Surprisingly, Islamic finance is hardly a factor in Indonesia even though its population is 90% Muslim. In 2017, sharia-compliant assets accounted for only 5.5% of total banking assets. In recent years, the authorities began to see the potential of Islamic finance and developed a roadmap to develop the sector with the help of Malaysian expertise. This includes the establishment of a dedicated district in Jakarta where all efforts will be centralised.
In other parts of the world such as Sub-Saharan Africa, Islamic finance is just beginning to take off.
Sub-Saharan Africa only represents about 1.5% of the global Islamic finance industry but with the world’s fastest-growing population, 80% of people unbanked and a large Muslim population, opportunities seem endless for Islamic financiers. Several countries have already started to adapt their laws and regulations to allow Islamic finance to grow. South Africa pioneered the trend decades ago with the first African branch of Bahraini Bank al Baraka back in 1989.
Today, we see new players. Kenya has sharia-compliant banks, several conventional banks offering Islamic products and one Islamic insurance company. As east Africa’s largest economy, Kenya wants to position itself as the region’s Islamic banking hub. The government is undertaking structural reforms so that it can begin issuing sukuks as soon as possible.
In west Africa, Nigeria — with over 90 million Muslims — is looking to play a similar role. So far, the country only has one Islamic bank and last year the government issued a debut seven-year sovereign sukuk for $326 million.
The nature of the African market — huge territories, little financial education, lack of regulatory frameworks — makes it challenging for Islamic banks to establish a presence in most Sub–Saharan countries.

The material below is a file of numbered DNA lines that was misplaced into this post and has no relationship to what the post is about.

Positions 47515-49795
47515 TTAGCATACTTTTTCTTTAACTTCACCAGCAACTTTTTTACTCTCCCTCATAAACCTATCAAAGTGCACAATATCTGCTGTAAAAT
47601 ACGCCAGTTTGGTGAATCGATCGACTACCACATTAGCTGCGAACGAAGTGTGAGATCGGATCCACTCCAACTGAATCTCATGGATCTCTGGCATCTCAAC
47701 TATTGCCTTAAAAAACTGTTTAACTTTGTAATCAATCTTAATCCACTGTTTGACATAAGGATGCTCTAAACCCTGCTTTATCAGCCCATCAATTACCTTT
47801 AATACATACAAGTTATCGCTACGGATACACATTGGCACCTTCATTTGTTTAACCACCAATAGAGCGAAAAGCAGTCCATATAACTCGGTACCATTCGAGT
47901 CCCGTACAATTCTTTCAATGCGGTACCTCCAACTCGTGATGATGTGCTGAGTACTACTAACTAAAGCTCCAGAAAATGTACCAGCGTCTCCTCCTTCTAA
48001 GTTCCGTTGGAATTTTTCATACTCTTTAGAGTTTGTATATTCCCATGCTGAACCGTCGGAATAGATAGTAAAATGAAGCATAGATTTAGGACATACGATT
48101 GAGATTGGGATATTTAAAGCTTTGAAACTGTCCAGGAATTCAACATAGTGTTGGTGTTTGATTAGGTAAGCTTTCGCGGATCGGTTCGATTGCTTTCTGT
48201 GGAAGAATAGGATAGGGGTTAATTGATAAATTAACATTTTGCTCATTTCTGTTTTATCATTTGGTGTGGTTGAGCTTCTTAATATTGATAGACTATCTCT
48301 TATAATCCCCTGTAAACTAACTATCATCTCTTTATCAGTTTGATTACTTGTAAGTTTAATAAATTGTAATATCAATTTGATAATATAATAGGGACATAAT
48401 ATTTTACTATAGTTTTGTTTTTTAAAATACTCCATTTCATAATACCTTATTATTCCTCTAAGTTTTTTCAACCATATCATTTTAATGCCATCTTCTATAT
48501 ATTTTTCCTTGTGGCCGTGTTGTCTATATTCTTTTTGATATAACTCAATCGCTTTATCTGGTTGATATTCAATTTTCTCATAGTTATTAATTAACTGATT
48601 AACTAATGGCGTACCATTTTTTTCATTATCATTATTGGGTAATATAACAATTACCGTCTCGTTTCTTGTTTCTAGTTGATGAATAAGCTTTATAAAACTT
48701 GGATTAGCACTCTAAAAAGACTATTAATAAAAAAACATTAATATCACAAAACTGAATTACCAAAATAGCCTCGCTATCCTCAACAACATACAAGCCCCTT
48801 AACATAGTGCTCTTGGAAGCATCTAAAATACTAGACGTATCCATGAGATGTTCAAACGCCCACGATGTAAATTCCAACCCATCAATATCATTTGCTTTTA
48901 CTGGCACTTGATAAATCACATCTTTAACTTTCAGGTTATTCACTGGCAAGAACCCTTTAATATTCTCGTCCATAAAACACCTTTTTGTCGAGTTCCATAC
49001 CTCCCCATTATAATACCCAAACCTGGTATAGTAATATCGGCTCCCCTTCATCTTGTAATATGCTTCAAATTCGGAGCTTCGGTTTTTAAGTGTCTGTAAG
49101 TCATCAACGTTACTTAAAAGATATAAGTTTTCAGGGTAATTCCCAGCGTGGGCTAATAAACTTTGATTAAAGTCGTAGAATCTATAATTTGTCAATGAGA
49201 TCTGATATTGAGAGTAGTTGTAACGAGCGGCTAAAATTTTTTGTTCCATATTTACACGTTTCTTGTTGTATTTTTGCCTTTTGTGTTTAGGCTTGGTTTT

At this stage, Islamic finance in Africa tends to spread through private or sovereign bonds rather than brick-and-mortar banking. African governments see Islamic finance as a tool to raise development funds on international markets and diversify their pool of investors. For example, Senegal and South Africa started issuing sovereign sukuks back in 2014 followed by Ivory Coast in 2015 and Togo in 2016.
In the aftermath of the 2008 crisis, Islamic finance appeared as a relatively safe alternative to the teetering Western banking system. Sukuks seemed like a good way to tap into new markets, Islamic funds represented opportunities to access large amounts of liquidity and Islamic banking was a way of monetizing local Muslim communities.
London positioned itself to become the hub for sharia-compliant finance in the Western world. Today, the UK boasts five licensed Islamic banks, over 20 conventional banks offering Islamic financial products, has more than $700 million assets from Islamic funds and the London stock exchange has over 65 sukuks listed for a total amount of nearly $50 billion.
Other European countries where Islamic finance made a remarkable start include:
Luxembourg, the first Eurozone country to issue a sovereign sukuk and where 49 sharia-compliant funds are domiciled.
Germany has several sukuk issuances over the past decade and its first full-fledged Islamic bank (KT Bank AG) in 2015.
France — which has the largest Muslim population in Europe — is also a promising market and authorities — including France’s former minister of finance and IMF director Christine Lagarde — have pushed hard for the development of Islamic finance. Yet banks have largely failed to respond, fearing that being associated with Islam at a time when the country is targeted by terrorist attacks would damage their reputation.
Elsewhere in the world, some US banks have started offering sharia-compliant products but such offerings remain a very small niche. South America is the last continent where Islamic finance is taking root. In December 2017, Trustbank Amanah, the continent’s first Islamic bank, opened in Surinam.